If you’re concerned that higher interest rates will devalue bonds this year, Uncle Sam has a deal for you. Securities guaranteed by the Government National Mortgage Association, called GNMA securities or Ginnie Mae securities, are about as safe as Treasury bonds and have shown higher yields.
Ginnie Mae investments work like this: When you take out a mortgage to buy a home, your loan obligation and those of other borrowers are combined to form a larger pool that is then sold to investors. The Government National Mortgage Association guarantees these mortgage-backed securities with the full support of the federal government. This allows Ginnie Mae investors to assume the role of mortgage lenders without any of the risks.
Additionally, “Ginnie Maes generally offer better yields than straight Treasuries,” says Bill Henderly, CFA, chief investment officer for Professional Planning Consultants in Columbus, Ohio. As of this writing, for example, 10-year Treasuries were yielding around 4.11% versus Ginnie Maes, which were yielding more than 5%.
Not only are Ginnie Mae yields appealing, their volatility tends to be low. That’s because Ginnie Mae investors generally receive some principal payments from homeowners, and those payments can be reinvested at higher yields if interest rates are moving up. For example, the Vanguard GNMA (VFIIX) fund, which has $19 billion in assets, has posted only one calendar-year loss in the past decade — a mere 0.95% drop in 1994 when the overall bond market slumped. “We use Vanguard GNMA, which has extremely low expenses, and PIMCO GNMA (PAGNX) because the company is known for its fixed-income expertise,” says Tom Grzymala, a consultant at Alexandria Financial Associates in Alexandria, Virginia. “These funds are steady income generators with greater stability than other bond funds, perhaps with the exception of Treasury funds.” Grzymala suggests that investors who have 30% of their portfolio invested in fixed-income funds might want to invest 5% to 8% of their overall portfolio in Ginnie Mae funds.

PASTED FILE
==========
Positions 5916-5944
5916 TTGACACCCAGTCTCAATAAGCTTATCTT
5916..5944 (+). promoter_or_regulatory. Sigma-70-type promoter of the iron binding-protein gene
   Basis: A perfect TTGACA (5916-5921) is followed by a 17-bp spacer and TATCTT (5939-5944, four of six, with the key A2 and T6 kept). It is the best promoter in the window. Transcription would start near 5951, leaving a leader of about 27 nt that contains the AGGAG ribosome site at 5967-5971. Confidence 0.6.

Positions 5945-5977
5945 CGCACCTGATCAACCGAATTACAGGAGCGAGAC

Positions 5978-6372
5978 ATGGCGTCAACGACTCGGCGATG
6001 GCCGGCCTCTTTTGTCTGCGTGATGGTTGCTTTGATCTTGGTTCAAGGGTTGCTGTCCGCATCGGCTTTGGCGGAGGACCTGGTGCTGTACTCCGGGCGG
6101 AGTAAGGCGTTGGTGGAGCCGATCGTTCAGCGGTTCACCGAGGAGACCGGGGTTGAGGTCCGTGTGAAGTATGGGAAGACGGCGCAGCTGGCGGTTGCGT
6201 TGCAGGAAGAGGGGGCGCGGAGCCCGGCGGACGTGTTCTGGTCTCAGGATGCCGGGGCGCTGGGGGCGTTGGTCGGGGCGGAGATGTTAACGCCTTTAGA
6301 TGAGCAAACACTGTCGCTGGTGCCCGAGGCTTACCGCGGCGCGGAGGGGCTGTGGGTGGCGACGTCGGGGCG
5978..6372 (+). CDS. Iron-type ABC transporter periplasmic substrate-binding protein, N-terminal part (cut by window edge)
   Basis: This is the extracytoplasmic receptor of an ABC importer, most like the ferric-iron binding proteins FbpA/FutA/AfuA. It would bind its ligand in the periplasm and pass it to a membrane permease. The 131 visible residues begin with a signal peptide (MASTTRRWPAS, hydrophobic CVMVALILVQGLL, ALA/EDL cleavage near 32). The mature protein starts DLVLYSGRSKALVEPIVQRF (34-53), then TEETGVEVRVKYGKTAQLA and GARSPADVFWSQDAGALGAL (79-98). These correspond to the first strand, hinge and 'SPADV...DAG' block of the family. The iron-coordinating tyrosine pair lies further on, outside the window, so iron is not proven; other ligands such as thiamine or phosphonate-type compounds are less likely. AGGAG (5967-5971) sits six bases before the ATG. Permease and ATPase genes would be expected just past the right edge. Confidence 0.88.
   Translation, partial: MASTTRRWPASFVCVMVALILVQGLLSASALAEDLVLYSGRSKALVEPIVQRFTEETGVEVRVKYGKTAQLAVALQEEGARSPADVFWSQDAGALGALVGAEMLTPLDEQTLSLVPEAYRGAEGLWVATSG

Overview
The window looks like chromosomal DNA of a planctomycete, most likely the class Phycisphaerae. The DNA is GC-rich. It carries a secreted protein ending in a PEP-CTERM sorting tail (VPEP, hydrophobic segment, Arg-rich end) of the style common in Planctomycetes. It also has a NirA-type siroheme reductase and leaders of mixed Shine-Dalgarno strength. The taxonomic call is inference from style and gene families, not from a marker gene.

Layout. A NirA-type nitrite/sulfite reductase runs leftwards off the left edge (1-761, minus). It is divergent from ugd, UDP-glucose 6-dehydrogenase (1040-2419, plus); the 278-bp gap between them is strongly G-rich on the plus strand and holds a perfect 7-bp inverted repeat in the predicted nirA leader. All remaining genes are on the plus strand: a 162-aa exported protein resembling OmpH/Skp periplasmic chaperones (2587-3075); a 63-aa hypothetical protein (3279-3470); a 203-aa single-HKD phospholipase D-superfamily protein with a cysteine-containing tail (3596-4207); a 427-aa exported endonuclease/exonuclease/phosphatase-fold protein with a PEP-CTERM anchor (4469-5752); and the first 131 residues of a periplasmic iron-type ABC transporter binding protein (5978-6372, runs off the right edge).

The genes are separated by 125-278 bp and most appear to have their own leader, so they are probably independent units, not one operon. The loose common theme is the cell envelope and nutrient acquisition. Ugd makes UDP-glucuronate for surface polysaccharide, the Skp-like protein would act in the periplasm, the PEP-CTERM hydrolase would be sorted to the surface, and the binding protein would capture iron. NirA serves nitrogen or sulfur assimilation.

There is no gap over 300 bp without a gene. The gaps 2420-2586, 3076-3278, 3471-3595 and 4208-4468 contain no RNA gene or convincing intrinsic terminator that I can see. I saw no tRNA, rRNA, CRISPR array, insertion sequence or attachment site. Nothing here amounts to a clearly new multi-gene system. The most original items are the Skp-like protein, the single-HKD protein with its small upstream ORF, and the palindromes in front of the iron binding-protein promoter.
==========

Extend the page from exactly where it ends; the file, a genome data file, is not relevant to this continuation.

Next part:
Ginnie Mae funds generally have performed well, but there are drawbacks. When mortgage rates plunge and homeowners refinance, investors receive large amounts of prepayments, which must be reinvested at lower yields. That doesn’t seem to be a problem now, with most forecasts calling for stable or slightly higher mortgage rates this year. In addition, the interest received by Ginnie Mae investors is fully taxed, so these funds generally work better in a tax-deferred retirement account.
TOP GNMA FUNDS RANKED BY 3-YEAR ANNUAL RETURN
|Fund Name||Ticker||3-Yr. Ann. Return||5-Yr. Ann. Return||Minimum Initial Purchase||Phone|
|ING GNMA Income A||LEXNX||4.7||6.26||$1,000||800-334-3444|
|SunAmerica GNMA B||GNMBX||4.55||5.93||$500||800-858-8850|
|PIMCO GNMA D||PGNDX||4.47||NA||$5,000||800-426-0107|
|T. Rowe Price GNMA||PRGMX||4.45||6.11||$2,500||800-638-5660|